We are joining calls for a suspension of No Recourse to Public Funds (NRPF) conditions

30 July 2020

The coronavirus crisis has had a huge financial impact on millions of people across the country. We have also seen the biggest national response to rough sleeping in recent history with nearly 15,000 people housed in temporary accommodation.

The government has committed to making sure there is no return to rough sleeping, and this is a key priority in our coronavirus recovery plan. But now we need to make sure that those with no access to benefits or housing assistance don’t slip through the net. That’s why we are supporting a call to suspend the immigration condition that gives some people No Recourse to Public Funds (NRPF).

We are supporting the Local Government Association’s (LGA) call for a suspension of the NRPF condition. We have written a joint letter with the Chartered Institute of Housing to the Minister for Rough Sleeping and Housing, Luke Hall MP in which we are asking the government to lift restrictions on access to public funds for a period, ideally at least for a year. This would enable interim help to be given to all those experiencing and at risk of homelessness. We are also asking the government to consider granting access to Universal Credit for those with NRPF. You can read the full letter here.

What is No Recourse to Public Funds (NRPF)?

People who don’t have any recourse to public funds are not normally eligible for local authority homelessness assistance or welfare benefits and cannot claim help with housing costs.

The condition is attached to some residency statuses in the UK. If you have a residence permit that allows you to live in the UK, it may include the condition that you have NRPF. Currently, at least one-fifth (or up to half in London) of rough sleepers in temporary accommodation fall under this group.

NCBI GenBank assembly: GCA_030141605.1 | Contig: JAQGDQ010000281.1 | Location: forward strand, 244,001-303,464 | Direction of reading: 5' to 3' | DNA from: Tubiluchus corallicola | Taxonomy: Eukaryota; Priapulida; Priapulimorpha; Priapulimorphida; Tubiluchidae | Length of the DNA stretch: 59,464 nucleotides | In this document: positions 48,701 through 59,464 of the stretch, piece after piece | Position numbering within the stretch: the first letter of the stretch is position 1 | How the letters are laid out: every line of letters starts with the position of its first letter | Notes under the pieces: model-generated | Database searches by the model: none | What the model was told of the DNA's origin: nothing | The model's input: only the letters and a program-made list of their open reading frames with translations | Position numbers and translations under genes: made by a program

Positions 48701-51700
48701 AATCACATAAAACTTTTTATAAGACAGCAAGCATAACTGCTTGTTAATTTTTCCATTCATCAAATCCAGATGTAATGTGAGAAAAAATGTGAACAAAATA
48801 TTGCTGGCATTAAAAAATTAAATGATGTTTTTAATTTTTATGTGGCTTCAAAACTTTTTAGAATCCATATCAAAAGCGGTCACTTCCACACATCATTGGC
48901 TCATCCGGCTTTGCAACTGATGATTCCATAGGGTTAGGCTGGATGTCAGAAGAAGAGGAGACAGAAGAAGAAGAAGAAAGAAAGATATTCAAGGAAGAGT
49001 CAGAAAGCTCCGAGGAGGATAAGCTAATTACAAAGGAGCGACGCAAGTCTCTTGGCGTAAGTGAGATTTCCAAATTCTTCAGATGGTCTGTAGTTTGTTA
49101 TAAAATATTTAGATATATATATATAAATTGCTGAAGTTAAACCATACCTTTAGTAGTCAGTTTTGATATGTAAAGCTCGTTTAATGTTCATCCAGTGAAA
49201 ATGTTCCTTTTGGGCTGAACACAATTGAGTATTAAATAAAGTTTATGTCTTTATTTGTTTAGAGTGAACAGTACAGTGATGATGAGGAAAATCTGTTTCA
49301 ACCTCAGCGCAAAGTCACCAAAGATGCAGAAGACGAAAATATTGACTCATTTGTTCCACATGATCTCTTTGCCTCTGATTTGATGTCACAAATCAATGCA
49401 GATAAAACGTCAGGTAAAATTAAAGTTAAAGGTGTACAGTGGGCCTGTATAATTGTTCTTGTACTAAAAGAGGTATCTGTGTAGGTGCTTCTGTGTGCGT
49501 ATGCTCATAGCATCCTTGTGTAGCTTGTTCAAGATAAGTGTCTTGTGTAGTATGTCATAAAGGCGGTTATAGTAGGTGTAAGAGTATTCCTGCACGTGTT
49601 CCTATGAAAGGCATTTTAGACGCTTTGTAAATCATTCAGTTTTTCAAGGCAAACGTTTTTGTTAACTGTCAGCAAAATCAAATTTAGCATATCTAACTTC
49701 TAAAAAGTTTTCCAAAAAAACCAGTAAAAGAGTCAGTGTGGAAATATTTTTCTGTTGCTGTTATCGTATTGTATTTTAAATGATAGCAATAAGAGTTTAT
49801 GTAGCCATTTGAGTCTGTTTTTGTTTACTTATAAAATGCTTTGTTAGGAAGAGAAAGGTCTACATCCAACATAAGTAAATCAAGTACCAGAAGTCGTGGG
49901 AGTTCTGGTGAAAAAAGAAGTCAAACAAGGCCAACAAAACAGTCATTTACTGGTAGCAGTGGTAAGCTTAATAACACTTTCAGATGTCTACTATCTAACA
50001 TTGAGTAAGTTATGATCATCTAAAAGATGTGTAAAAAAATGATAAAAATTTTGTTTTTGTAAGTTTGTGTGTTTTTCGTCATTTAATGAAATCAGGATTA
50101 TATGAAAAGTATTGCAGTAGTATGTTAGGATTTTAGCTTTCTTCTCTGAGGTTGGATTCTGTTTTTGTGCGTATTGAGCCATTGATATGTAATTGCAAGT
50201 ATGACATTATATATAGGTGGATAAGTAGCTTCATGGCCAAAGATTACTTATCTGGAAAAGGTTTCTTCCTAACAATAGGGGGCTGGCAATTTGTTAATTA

Securing homes for rough sleepers

Temporarily removing this condition from the residency status of many rough sleepers could help the government to reach their goal of no return to rough sleeping.

At the moment, local authorities have a “power to accommodate” people with NRPF, but not a duty to continue providing accommodation. Since the coronavirus outbreak, councils have been given emergency funding to meet cost pressures, including temporarily accommodating people with NRPF. However, this funding will not cover the costs of preventing those currently in temporary accommodation from returning to the streets, as local authorities can’t use public funds to help this group of people into permanent accommodation.

The impact on families and BAME communities

Another aspect of NRPF is that families could be at risk of homelessness because of the condition. Over the last few months we have seen an incredible response from the government to keep as many people in employment as possible through the furlough scheme, however those adults permitted to work but with NRPF are not eligible for furlough leave or pay. Therefore, they face either losing their jobs or remaining employed, but with no income and no access to help with housing costs. Some have been forced to go into work and risk their health because they cannot claim the benefits that would allow them to stay home.

High numbers of people with NRPF have been approaching councils for support during the coronavirus outbreak. Citizens' Advice have revealed that 1.4 million people are subject to the condition and the burden falls mainly on BAME communities.

Next steps

We are also looking into existing ways housing associations can offer solutions for this group while restrictions remain, such as peppercorn rent schemes and legal advice, including for rough sleepers. We have been working with the LGA and NRPF Network on how best to extend this type of provision.

We are working with other organisations across the housing and other sectors to call for the restrictions to be lifted, with support from the NHF Homelessness National Group.

We will be speaking with the government about this issue in the coming weeks and we will update you once we have a response. If you have any questions, please contact Suzannah Young.

Who to speak to

Suzannah Young, Policy Leader